A 3-D View: IGF-1 with a Binding Protein
page allows you to view the 3 dimensional structure of the Insulin-like
growth factor 1 (IGF-1) protein bound by the Insulin-like growth
factor binding protein 5 (IGFBP5). Let's examine the structure and
interactions of these two proteins in more detail below.
and spin this complex.
IGF-1 in yellow and the binding protein in green. This binding protein
fifth identified for IGF-1) is thought to prohibit IGF-1 from
interacting with the
IGF-1 receptor, thus preventing the growth signal from being received (Zeslawski et al. 2001). Recent
studies have suggested there may be more diverse effects than simply
inhibitory, however (reviewed in Schneider et. al 2002).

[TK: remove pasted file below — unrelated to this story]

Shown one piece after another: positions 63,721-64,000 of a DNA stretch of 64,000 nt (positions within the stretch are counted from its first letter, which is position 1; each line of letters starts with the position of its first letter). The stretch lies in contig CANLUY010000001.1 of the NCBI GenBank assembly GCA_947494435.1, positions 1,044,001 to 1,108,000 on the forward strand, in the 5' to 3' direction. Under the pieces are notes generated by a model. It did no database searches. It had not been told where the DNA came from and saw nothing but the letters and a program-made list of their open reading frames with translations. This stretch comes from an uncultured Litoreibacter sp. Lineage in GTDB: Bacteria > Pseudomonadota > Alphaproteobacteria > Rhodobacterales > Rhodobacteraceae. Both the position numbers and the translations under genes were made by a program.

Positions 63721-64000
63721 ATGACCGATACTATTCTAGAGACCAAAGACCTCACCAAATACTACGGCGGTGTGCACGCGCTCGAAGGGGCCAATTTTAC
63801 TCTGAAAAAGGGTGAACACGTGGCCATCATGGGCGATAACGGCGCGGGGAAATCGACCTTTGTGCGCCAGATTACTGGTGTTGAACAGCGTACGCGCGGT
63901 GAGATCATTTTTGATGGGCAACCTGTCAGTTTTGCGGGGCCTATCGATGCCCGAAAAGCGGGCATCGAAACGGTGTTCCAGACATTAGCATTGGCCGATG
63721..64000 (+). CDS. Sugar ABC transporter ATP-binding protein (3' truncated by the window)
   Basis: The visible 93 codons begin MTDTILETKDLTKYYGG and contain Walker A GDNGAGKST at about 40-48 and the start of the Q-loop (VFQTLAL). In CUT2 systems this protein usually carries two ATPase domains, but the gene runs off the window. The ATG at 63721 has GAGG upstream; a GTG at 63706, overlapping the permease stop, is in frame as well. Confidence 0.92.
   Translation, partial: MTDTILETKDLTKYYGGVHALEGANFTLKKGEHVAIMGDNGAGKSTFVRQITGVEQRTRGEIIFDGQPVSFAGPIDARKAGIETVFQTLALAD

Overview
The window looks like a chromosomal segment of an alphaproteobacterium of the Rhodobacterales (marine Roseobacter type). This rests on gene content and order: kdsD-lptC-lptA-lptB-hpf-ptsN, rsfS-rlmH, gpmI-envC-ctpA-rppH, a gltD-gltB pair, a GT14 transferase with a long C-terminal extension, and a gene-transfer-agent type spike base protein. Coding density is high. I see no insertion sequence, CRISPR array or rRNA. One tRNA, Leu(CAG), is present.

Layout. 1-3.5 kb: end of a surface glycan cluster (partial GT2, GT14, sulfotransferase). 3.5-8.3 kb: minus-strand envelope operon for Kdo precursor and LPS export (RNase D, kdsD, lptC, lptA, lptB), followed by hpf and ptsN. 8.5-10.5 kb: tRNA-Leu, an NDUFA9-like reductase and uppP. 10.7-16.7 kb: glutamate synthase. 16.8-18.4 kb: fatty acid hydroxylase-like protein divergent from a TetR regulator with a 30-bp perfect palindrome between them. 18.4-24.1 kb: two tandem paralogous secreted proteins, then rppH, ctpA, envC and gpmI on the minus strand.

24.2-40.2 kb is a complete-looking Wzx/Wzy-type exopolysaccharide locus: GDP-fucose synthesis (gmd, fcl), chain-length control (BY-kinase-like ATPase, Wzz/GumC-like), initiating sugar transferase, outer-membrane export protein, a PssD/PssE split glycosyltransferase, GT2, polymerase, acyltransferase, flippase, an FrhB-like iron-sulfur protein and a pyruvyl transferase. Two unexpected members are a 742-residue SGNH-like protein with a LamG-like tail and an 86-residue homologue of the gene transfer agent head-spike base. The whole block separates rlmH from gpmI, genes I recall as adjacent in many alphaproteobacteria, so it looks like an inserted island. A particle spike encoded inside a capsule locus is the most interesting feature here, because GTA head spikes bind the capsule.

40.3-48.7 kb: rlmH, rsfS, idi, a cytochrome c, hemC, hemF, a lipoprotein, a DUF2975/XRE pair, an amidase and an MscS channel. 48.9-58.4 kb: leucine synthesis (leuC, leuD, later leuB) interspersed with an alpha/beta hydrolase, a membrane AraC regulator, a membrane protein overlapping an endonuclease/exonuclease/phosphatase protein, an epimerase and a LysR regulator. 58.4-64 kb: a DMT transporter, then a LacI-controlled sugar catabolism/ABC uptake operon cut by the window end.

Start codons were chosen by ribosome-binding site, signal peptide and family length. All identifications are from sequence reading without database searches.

here to view the disulfide bridges (in green) in this complex. There are three in
IGF-1 and 2 in IGFBP5. Notice how the disulfide bridges appear to
have a tremendous impact on the 3-dimensional structure of these two
the proteins by secondary structure characteristics. Alpha
helices are pink, and beta sheets are yellow.
here to see which portion of IGF-1 is responsible for binding with
various binding proteins. The amino acids 1-16 in IGF-1 have been shown
be important in binding protein interactions (Bayne et. al 1989); this button will make
these residues yellow.
here to see how IGF-1 binds with its cellular receptor, IGF-1R. Amino
and 28-37 are recognized as crucial for binding (Bayne et. al 1989); these residues
will become orange.
here to view the complex colored according to "anisotropic
temperature." Essentially, parts of the protein that are more capable
of movement are red, and more immobile portions of the protein are blue (Silva and Marcey 2007).
© Copyright 2010 Department of Biology, Davidson College,
Davidson, NC 28036